Decoration Day

This article has been posted before.  It has been received with a bit of skepticism over the origins of the day.  It is likely that the practice of decorating the graves of soldiers who died in the Civil War was taken up in many places during and immediately after the war, unknown to one another.  Some of these practices were reported in newspapers of the time, while others were passed down orally and written down later.  These later versions may have been supported by anecdotal evidence that is now hard, if not impossible, to prove.
Where exactly the practice of decorating graves started, and who should claim the origin is not really the point anymore, is it?  A tradition of decorating graves, and the meaning of the “holiday” are now largely lost.  This loss of historic knowledge, along with the loss of so many American soldiers, is the true sadness of the day.

Who will decorate the graves?

What bugs me most about our national holidays is that few people know what they are really about. It seems that we take it as some sort of extra vacation day and that we should all go out and have a party somewhere. The only exception to this might be Thanksgiving Day which remains on the traditional fourth Thursday of November. Most people gather with their families to give thanks at the dinner table. Of course, some are giving thanks that there are 3 football games on television and you can watch all day long. Even this tradition is starting to be eroded by commerce.

Other holidays are excuses for a party, 3 day weekend trip, backyard barbecue or attendance at a sporting event. If you ask someone of a younger generation the meaning of Thanksgiving, he might tell you it is the day we have football games in Detroit, Dallas and wherever the NFL will get ratings.  Christmas is when Santa comes, Easter is when the Easter Bunny comes, July 4th is when we shoot off fireworks and Labor Day is the end of summer so we should have one big old barbecue or party. The meaning of New Year’s Eve changed since Dick Clark no longer counts down the final seconds of the year and the NCAA destroyed New Year’s Day by moving most bowl games to other days.

When I went to search for Memorial Day online, I immediately got “Memorial Day sales.” That would probably be good if I needed a new mattress or backyard pool. I see news reports covering how Americans are hitting the road due to low gas prices. The cynic in me thinks the oil companies planned this to sell more gasoline. It also seems to be a good day for photo opportunities for politicians. They will lay wreathes at tombs of unknown soldiers, as long as there are cameras nearby. And the Washington DC website promotes the Rolling Thunder Motorcycle Rally along with events that seem a little more patriotic.

When I was young, my grandmother referred to this holiday as Decoration Day. On May 30th, the Memorial Day holiday then, we would usually go to the cemetery and decorate the graves with geraniums. Some cemeteries put small flags at the graves of those who served in the military. We were told this was the meaning of the holiday. I had no idea how close to the truth this was. After the American Civil War a date was set aside to decorate the graves of fallen Union soldiers. Southern women had already taken up the practice of decorating the graves of fallen confederate soldiers during the war. In the 20th century the day was dedicated to all Americans who paid the ultimate price in combat. Decorating graves could be symbolized by presidents laying a wreath at the tomb of unknown soldiers as there would be no one in particular to decorate those graves.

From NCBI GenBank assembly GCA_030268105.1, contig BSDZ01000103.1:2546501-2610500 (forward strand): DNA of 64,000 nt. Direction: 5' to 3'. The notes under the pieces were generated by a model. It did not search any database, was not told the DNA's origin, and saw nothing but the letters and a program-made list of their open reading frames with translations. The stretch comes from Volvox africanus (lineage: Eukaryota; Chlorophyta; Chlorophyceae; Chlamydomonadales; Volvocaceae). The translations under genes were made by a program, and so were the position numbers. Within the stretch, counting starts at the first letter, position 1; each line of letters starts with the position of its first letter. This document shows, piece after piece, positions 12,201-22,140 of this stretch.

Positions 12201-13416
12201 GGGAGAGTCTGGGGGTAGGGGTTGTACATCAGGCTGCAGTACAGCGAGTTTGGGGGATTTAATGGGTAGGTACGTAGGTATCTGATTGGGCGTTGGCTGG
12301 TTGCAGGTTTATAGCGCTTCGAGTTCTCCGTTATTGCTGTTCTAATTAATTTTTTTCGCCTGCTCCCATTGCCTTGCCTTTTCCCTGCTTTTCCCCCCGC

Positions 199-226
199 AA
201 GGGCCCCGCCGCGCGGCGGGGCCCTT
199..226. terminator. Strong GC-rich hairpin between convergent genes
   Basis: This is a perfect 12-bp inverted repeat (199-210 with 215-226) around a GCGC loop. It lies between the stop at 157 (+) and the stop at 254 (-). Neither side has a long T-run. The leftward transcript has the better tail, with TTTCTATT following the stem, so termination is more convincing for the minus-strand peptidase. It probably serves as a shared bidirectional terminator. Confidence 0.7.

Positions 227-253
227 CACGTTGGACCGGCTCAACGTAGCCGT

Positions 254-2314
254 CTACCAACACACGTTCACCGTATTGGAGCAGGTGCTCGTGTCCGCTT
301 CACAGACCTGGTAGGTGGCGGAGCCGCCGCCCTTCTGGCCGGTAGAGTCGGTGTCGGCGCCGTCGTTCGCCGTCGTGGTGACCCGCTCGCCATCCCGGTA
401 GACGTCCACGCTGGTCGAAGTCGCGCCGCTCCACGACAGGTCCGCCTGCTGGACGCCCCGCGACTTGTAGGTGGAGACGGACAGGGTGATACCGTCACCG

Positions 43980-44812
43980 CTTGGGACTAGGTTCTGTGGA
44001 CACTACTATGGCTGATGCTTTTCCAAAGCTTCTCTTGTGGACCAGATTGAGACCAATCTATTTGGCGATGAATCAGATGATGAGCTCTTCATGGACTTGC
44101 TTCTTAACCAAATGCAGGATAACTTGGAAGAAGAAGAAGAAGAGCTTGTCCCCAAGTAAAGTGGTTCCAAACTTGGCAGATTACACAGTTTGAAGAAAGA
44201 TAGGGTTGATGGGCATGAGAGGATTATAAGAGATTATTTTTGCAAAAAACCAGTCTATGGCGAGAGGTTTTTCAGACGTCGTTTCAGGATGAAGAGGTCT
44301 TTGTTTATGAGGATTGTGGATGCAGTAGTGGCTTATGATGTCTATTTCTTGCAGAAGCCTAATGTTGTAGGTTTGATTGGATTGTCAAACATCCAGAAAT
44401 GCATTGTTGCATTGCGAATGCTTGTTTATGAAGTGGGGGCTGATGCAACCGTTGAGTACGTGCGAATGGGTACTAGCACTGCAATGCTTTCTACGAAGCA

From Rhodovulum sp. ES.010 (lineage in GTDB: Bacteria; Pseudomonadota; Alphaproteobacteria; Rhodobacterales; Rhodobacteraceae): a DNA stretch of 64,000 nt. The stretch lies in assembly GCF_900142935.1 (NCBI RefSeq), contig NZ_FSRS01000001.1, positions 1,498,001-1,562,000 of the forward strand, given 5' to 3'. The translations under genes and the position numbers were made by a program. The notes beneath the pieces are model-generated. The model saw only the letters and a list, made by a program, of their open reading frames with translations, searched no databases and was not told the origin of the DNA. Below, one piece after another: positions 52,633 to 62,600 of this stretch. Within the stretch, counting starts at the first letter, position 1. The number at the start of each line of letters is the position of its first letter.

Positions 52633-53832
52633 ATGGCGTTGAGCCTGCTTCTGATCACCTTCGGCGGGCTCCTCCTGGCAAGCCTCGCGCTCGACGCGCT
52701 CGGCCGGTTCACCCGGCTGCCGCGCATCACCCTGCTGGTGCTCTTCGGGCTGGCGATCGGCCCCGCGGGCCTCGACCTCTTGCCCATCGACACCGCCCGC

The official name was Decoration Day until Congress changed it to Memorial Day in 1967. In 1968 they took a bold step toward destroying its meaning, however, when they moved four holidays to Mondays. Now May 30th is not the holiday (although it will fall there some years) and Memorial Day has become part of an annual three-day vacation. We can be so caught up in the hoopla we forget what the day is all about. “What time do we meet?” “What shall I bring?” “What is the forecast?” “What time is the game?” “Decorate what? The backyard?”

My father is buried in a military section of a cemetery in another state. Although I can not be there, I know someone will decorate his grave and there will be a small American flag on each military grave. Taps will be played. That is the true essence of the day.

Related articles

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Decoration Day

When I first put up this article three years ago, I was surprised to receive some backlash over the meaning of the holiday we now know as Memorial Day.  The origins of Decoration Day were told to me as if there was a bit of a conspiracy over the years since the Civil War to change the day’s meaning.  It is likely that the same tradition grew up in many places around the same time. 

What bugs me most about our national holidays is that few people know what they are really about. It seems that we take it as some sort of extra vacation day and that we should all go out and have a party somewhere. The only exception to this might be Thanksgiving Day which remains on the traditional fourth Thursday of November. Most people gather with their families to give thanks at the dinner table. Of course, some are giving thanks that there are 3 football games on television and you can watch all day long. Even this tradition is starting to be eroded by commerce.

Other holidays are excuses for a party, 3 day weekend trip, backyard barbecue or attendance at a sporting event. If you ask someone of a younger generation the meaning of Thanksgiving, he might tell you it is the day we have football games in Detroit, Dallas and wherever the NFL will get ratings.  Christmas is when Santa comes, Easter is when the Easter Bunny comes, July 4th is when we shoot off fireworks and Labor Day is the end of summer so we should have one big old barbecue or party. The meaning of New Year’s Eve changed since Dick Clark no longer counts down the final seconds of the year and the NCAA destroyed New Year’s Day by moving most bowl games to other days.